Robert the Bruce's victory at Bannockburn is a timeless reminder to never give up hope, no matter the odds – Susan Morrison
In June 1314, an English army was making its way north to aid the beleaguered force at Stirling Castle. It was commanded by Edward II, son of the notorious Edward I, nicknamed ‘Longshanks’. Also known as ‘Malleus Scotorum’. Hammer of the Scots. It was carved onto his tomb above his head. At least his body was actually in there. He’d left instructions that the flesh should be boiled away so his bones could be carried into battle for one more pop at the Scots.
Edward II declined to have his dead dad in front of him, but he had a massive army behind him. Some historians estimate about 2,000 cavalry and 16,000 foot soldiers. This was an army designed to shock and awe.
These boys had to put a wriggle on. They had a deadline to reach the Castle. A deal was struck between the besieging Scots, under the command of Robert Bruce’s brother Edward, and the English commander Sir Phillip Mowbray. If Edward of England didn’t turn up with an army to relieve the castle, then the garrison would surrender to the Bruces. Midsummer was pencilled into the diary and both sides waited.
This apparently polite deal-making was totally acceptable. It was one of the many rules and regulations around mediaeval warfare. Knights were meant to be ‘chivalric’ and play nice, especially around women, children and old people. Oh, sometimes they'd get carried away and do a bit of looting, pillaging and running amok, but boys will be boys.
Kings liked their wars ‘just’. Then as now, public opinion counted. Invasions had to be justified. Legal arguments were put forward. The English kings were forever hauling out lawyers to prove their claims to the throne of France. Good PR meant getting God on your side. This usually meant dispatching emissaries to get the Pope’s thumbs up and possibly a banner.
There were rules of engagement, even in battle. It was considered rude to surprise people. You have to let the other side get armoured up. It was quite practical. Accepting prisoners on the battlefield was lucrative. You got to ransom off your wealthy knight and that shiny armour could be worth a bob or two. Win-win all round, really.
On the morning of June 23, the time for negotiation was over. Edward II had, indeed, turned up, and no one was talking about surrender now, least of all the English king. Why should he? Everything seemed in his favour. Huge army. Pope on his side. Everyone knew the Scots had been stroppy. Looked like it had all the makings of a nice big victory to show people he was as good as his tall, skinny dad.
For Robert Bruce, it didn’t look good. No papal blessing for him. The very opposite. He’d been ex-communicated for the little matter of committing murder in a kirk. He only had about 6,000 troops facing the English, but numbers aren’t everything. Bruce was smart and knew how to pick his ground for a fight. He’d already dug pits to play merry hell with the mounted English knights. The men were well drilled. Discipline was good.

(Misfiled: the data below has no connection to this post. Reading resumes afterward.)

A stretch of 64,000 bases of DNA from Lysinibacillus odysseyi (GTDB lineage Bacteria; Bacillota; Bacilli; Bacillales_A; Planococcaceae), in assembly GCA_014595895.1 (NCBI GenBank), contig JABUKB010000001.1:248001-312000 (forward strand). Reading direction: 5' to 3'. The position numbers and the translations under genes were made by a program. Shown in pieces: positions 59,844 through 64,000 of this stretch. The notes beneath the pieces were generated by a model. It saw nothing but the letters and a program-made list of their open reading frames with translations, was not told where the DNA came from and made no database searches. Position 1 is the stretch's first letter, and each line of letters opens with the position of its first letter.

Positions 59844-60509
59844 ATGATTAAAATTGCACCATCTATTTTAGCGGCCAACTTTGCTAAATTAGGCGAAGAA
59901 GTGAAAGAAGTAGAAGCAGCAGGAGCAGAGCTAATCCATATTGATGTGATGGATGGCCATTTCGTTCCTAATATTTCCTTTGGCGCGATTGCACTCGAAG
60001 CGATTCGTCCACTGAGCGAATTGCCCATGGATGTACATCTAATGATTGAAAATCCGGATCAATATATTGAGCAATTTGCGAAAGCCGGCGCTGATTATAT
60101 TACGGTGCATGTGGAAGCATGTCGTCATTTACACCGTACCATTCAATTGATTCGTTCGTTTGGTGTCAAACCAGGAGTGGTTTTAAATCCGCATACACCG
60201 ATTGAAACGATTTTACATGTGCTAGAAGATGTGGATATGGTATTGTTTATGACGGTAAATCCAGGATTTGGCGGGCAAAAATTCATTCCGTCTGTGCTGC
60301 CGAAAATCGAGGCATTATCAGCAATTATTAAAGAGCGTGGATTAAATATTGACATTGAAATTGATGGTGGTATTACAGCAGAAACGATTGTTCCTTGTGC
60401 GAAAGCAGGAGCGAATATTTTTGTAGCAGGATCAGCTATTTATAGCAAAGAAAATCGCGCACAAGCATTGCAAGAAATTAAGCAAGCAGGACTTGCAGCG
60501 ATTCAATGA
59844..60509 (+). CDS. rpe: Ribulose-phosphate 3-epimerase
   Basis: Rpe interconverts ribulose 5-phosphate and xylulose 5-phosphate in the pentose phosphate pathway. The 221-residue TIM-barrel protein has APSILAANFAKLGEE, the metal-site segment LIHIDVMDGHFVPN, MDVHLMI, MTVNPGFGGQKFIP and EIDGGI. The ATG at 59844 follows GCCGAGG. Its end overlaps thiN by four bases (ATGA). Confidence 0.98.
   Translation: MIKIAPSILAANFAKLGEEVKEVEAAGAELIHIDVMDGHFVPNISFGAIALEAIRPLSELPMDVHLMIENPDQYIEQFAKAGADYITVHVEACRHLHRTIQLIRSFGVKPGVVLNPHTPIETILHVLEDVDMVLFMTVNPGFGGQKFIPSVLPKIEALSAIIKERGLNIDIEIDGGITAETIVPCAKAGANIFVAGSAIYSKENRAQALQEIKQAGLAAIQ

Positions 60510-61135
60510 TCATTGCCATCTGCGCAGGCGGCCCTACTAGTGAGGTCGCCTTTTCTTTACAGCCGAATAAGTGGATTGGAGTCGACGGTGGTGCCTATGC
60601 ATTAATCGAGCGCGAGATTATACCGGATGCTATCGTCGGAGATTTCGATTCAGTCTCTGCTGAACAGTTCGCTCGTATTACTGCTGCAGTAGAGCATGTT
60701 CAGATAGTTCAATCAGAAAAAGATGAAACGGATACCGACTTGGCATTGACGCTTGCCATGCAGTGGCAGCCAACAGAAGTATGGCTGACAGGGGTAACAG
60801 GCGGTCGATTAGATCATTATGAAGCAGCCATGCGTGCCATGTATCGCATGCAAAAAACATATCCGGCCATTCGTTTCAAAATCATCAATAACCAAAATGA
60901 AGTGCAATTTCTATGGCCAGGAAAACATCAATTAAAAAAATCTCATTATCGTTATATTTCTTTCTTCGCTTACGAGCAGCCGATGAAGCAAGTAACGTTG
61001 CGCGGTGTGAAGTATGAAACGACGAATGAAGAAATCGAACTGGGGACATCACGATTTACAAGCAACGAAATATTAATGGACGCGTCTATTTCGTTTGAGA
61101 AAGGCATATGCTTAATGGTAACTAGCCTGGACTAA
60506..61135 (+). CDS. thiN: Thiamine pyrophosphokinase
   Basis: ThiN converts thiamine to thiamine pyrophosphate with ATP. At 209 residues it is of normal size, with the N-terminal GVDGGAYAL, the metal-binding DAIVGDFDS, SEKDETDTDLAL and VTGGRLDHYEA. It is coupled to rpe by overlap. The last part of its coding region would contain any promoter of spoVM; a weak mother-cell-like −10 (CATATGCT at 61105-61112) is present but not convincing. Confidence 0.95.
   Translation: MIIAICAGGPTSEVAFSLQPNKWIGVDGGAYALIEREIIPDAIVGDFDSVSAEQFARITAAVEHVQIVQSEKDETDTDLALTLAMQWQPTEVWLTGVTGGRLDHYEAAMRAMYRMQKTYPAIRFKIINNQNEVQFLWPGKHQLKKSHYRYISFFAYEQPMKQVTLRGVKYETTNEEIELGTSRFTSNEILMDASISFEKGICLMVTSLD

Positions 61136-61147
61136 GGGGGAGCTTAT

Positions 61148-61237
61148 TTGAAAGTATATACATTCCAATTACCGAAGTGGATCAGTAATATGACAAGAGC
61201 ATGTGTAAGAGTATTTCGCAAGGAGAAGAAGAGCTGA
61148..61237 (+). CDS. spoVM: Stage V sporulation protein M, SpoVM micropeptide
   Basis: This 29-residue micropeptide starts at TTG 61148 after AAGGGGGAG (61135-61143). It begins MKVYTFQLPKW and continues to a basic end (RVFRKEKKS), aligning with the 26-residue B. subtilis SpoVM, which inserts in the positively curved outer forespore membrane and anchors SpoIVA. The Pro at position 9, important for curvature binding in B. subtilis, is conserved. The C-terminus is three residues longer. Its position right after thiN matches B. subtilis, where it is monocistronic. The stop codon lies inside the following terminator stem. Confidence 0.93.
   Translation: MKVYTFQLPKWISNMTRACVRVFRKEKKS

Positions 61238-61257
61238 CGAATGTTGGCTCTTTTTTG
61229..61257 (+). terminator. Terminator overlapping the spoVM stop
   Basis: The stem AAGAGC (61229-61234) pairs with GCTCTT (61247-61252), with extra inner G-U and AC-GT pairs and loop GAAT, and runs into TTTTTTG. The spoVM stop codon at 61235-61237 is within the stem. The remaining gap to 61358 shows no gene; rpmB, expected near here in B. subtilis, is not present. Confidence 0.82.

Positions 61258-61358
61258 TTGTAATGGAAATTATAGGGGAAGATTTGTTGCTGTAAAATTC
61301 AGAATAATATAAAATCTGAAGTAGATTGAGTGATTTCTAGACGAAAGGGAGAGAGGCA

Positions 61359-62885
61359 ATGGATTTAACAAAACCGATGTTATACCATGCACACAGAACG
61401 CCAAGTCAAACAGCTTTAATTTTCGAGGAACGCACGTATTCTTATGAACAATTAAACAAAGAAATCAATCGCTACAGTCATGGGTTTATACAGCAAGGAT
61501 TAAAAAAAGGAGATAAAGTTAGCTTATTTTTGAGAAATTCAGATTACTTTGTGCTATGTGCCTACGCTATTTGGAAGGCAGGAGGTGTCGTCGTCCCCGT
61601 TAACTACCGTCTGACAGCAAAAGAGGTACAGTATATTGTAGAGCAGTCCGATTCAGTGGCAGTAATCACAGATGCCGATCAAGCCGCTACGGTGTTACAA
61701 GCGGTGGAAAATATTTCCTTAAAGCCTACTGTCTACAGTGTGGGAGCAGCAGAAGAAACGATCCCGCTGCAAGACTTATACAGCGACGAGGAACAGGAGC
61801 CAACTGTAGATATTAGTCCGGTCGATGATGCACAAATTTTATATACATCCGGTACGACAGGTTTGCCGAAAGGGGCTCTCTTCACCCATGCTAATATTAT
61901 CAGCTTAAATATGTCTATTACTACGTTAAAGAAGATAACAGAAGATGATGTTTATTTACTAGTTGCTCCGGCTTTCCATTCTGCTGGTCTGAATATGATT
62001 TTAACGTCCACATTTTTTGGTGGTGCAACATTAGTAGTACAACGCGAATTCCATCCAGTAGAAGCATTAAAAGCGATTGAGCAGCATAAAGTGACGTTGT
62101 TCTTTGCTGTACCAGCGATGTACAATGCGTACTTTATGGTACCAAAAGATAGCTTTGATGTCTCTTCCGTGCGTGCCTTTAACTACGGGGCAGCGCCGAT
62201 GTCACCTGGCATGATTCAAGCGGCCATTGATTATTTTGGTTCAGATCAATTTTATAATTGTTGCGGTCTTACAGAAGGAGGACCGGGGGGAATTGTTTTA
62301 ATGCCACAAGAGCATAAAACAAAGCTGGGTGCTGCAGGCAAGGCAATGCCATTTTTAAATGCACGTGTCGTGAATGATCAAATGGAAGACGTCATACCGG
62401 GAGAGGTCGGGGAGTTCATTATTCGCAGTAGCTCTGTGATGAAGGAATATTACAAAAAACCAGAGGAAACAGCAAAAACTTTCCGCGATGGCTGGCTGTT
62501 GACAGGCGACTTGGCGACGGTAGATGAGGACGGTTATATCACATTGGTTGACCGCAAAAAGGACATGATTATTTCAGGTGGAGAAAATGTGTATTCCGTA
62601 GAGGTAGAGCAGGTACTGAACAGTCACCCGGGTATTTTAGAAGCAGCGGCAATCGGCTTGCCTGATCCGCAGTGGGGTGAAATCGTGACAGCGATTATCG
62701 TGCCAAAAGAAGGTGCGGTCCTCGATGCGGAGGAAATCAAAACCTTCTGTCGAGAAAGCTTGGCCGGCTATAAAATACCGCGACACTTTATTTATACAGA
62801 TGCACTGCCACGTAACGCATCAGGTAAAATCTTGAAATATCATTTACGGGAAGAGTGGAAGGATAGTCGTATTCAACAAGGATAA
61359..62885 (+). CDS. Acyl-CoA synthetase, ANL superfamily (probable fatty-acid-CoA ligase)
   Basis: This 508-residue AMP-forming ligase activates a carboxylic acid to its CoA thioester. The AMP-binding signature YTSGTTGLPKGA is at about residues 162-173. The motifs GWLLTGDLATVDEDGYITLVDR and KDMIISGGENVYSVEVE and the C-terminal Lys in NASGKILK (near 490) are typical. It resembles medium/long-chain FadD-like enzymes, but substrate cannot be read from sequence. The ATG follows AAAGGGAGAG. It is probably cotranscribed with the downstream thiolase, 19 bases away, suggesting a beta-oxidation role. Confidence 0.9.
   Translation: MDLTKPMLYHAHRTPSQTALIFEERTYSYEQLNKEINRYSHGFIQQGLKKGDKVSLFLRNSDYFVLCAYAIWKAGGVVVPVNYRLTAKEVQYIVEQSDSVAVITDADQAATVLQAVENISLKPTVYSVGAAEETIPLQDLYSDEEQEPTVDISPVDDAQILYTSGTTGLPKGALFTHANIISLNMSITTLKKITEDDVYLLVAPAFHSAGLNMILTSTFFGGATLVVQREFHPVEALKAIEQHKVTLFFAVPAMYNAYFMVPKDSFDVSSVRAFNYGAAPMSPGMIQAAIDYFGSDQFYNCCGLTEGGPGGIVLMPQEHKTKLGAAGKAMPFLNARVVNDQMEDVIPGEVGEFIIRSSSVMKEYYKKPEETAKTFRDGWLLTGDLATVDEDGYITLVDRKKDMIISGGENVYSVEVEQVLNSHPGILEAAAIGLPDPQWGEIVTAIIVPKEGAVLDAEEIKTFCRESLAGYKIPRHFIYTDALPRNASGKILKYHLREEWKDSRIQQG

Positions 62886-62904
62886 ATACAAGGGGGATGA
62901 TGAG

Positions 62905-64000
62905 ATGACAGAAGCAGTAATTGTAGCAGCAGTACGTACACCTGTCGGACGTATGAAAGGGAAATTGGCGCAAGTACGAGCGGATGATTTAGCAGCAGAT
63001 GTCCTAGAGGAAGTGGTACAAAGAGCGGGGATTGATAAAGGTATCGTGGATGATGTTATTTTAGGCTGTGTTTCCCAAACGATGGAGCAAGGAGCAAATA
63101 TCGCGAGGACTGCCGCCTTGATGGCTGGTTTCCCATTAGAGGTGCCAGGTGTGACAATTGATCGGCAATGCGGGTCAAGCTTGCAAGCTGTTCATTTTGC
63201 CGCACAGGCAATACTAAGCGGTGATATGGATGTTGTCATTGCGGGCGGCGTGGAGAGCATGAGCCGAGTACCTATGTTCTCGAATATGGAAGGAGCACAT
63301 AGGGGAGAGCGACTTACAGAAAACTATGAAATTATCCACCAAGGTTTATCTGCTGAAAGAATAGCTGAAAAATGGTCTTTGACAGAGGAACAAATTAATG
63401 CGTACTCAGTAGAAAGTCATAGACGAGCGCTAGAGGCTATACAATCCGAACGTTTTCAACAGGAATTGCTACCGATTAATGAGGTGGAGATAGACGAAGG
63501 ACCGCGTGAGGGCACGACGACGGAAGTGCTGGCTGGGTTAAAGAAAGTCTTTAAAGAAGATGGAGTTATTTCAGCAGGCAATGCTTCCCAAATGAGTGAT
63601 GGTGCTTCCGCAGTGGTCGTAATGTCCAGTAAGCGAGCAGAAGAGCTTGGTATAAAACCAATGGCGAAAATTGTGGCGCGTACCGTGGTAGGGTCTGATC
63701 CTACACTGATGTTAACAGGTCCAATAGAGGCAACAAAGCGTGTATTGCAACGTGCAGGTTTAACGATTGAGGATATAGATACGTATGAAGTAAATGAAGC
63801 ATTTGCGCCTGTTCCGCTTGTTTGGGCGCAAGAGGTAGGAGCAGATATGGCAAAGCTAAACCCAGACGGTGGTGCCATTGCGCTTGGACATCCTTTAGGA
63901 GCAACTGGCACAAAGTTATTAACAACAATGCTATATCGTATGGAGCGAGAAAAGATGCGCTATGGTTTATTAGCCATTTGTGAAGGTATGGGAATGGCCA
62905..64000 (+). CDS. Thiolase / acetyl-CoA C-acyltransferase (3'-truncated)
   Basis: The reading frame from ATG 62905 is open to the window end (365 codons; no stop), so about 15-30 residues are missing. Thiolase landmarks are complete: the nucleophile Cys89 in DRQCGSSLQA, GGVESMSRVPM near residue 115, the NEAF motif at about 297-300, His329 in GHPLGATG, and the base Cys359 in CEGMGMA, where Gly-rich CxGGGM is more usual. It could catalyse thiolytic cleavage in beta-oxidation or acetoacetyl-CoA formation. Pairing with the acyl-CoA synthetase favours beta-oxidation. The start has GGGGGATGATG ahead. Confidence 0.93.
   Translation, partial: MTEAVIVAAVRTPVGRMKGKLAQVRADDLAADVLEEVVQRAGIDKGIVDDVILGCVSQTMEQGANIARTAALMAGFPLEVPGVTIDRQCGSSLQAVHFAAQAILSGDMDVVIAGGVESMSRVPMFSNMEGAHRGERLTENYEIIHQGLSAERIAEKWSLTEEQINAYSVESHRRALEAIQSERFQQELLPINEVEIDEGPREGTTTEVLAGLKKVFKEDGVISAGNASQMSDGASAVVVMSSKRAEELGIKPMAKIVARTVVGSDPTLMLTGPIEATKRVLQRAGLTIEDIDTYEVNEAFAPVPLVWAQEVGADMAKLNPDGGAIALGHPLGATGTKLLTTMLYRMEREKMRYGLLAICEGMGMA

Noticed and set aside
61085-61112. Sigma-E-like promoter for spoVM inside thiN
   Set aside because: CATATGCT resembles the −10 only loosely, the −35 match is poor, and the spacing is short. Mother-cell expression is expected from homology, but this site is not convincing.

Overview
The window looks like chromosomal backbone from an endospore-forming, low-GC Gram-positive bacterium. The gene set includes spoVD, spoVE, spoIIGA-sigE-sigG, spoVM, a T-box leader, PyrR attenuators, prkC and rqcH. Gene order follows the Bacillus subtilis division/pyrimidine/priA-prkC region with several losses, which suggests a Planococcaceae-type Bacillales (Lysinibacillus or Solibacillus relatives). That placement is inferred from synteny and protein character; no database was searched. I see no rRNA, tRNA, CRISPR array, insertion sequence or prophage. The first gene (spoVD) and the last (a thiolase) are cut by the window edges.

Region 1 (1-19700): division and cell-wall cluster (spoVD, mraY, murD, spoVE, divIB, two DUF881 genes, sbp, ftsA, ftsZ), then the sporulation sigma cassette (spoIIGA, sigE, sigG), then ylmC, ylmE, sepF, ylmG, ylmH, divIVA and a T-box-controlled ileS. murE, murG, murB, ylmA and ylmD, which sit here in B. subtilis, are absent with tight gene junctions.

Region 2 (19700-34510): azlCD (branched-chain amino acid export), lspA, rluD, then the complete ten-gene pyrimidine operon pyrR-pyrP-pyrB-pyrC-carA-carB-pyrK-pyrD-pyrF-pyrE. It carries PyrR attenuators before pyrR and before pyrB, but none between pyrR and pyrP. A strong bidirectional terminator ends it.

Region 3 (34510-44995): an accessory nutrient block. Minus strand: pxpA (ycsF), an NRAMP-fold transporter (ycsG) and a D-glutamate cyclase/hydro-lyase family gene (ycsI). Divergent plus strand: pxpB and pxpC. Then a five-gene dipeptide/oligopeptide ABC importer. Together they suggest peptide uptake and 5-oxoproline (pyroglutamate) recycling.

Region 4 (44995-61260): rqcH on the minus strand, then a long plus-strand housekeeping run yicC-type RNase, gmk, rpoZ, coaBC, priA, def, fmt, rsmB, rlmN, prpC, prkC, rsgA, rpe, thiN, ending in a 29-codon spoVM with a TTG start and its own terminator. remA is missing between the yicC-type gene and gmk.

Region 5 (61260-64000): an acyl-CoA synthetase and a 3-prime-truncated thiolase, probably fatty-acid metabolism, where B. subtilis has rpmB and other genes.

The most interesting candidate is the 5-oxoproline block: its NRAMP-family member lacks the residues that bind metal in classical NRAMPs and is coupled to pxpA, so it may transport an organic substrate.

Battle would shortly be joined. It was time for Bruce to see to his division of troops and probably to thunder out one of those pre-battle speeches Hollywood screenwriters adore. Bruce saddled up a nimble little horse. The poet Barbour in his epic, The Brus, describes it as “ane gay palfray Litill and joly”.
According to historian Dr Callum Watson, at the Battle of Bannockburn Centre, a palfray was a neat, lightweight mount with a long and gentle gait. Great for travelling, but not for battle. Bruce was lightly armoured, carrying a battleaxe, but no shield. He was in a sort of pre-battle armour of leather, and of course, no well-dressed monarch went out without popping on a crown.
Sir Henry de Bohun was a young English knight, armed to the teeth, and astride the sort of massive warhorse you needed for serious battle. He probably hoped that this day would give him a shot at glory and everlasting fame. It was going to, but not quite as he had intended.
There, right in front of him, was the rebellious, excommunicated leader of the Scots, hardly armed, riding what's basically a wee pony and virtually on his own. It’s de Bohun’s big chance at glory, but it’s not entirely chivalrous. He spurred his great war horse and readied his lance to skewer the king.
What happens next is mildly disputed, but Barbour has King Robert wheeling his “joly palfray” round, calmly waiting until the young knight is virtually on top of him, then rising in his stirrups, raising his battleaxe with one hand to bring it down on de Bohun’s helmet. With one shattering blow, he split the young knight's skull in half, splattering his blood and brains all over that shiny armour.
When de Bohun’s body hits the deck, the Scottish army goes wild, according to Barbour, and why not? Their king had bested a heavily armoured knight with just a little pony and an axe, but Bruce gets a mild ticking off from his commanders for turning to fight, an indication that they felt that the attack was mildly unchivalrous.
Bruce only complains that he’s broken the handle of his best axe. Some called it the first blow of the battle. We don’t know when the last blow landed, but we know how it ended.
Which just goes to show that, even if the opposition has all the justification, the armoured knights and even God on their side, if you’re smart, keep the heid, and your brains in your skull, there is always a chance you can win.
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